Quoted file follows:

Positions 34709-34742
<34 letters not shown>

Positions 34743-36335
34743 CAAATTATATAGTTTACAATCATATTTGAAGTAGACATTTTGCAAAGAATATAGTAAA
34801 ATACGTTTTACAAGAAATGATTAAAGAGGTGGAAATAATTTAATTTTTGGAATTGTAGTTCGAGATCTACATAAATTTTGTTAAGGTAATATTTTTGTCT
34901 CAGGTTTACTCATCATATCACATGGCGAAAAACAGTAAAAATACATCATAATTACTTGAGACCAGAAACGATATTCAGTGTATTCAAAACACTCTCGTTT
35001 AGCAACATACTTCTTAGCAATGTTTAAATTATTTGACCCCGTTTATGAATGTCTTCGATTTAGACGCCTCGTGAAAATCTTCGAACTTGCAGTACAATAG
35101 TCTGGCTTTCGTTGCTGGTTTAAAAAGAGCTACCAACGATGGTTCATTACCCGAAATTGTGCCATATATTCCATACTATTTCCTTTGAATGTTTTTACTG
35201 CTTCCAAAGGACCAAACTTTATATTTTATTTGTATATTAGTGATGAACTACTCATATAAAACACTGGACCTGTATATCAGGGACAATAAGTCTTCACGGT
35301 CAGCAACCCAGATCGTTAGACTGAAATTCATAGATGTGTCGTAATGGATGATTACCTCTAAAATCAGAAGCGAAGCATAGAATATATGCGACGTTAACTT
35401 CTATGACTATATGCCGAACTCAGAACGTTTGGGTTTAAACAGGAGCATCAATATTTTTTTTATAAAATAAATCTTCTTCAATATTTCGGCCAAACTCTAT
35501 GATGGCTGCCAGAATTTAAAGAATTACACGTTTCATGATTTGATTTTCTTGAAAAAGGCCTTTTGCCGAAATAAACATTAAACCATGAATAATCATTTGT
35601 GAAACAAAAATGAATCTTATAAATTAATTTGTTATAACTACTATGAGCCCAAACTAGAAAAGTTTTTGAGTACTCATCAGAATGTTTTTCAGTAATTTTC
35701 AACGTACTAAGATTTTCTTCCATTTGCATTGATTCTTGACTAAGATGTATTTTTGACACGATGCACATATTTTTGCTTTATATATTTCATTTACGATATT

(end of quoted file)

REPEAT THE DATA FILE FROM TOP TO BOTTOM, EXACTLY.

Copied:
Positions 34709-34742
<34 letters not shown>

Positions 34743-36335
34743 CAAATTATATAGTTTACAATCATATTTGAAGTAGACATTTTGCAAAGAATATAGTAAA
34801 ATACGTTTTACAAGAAATGATTAAAGAGGTGGAAATAATTTAATTTTTGGAATTGTAGTTCGAGATCTACATAAATTTTGTTAAGGTAATATTTTTGTCT
34901 CAGGTTTACTCATCATATCACATGGCGAAAAACAGTAAAAATACATCATAATTACTTGAGACCAGAAACGATATTCAGTGTATTCAAAACACTCTCGTTT
35001 AGCAACATACTTCTTAGCAATGTTTAAATTATTTGACCCCGTTTATGAATGTCTTCGATTTAGACGCCTCGTGAAAATCTTCGAACTTGCAGTACAATAG
35101 TCTGGCTTTCGTTGCTGGTTTAAAAAGAGCTACCAACGATGGTTCATTACCCGAAATTGTGCCATATATTCCATACTATTTCCTTTGAATGTTTTTACTG
35201 CTTCCAAAGGACCAAACTTTATATTTTATTTGTATATTAGTGATGAACTACTCATATAAAACACTGGACCTGTATATCAGGGACAATAAGTCTTCACGGT
35301 CAGCAACCCAGATCGTTAGACTGAAATTCATAGATGTGTCGTAATGGATGATTACCTCTAAAATCAGAAGCGAAGCATAGAATATATGCGACGTTAACTT
35401 CTATGACTATATGCCGAACTCAGAACGTTTGGGTTTAAACAGGAGCATCAATATTTTTTTTATAAAATAAATCTTCTTCAATATTTCGGCCAAACTCTAT
35501 GATGGCTGCCAGAATTTAAAGAATTACACGTTTCATGATTTGATTTTCTTGAAAAAGGCCTTTTGCCGAAATAAACATTAAACCATGAATAATCATTTGT
35601 GAAACAAAAATGAATCTTATAAATTAATTTGTTATAACTACTATGAGCCCAAACTAGAAAAGTTTTTGAGTACTCATCAGAATGTTTTTCAGTAATTTTC
35701 AACGTACTAAGATTTTCTTCCATTTGCATTGATTCTTGACTAAGATGTATTTTTGACACGATGCACATATTTTTGCTTTATATATTTCATTTACGATATT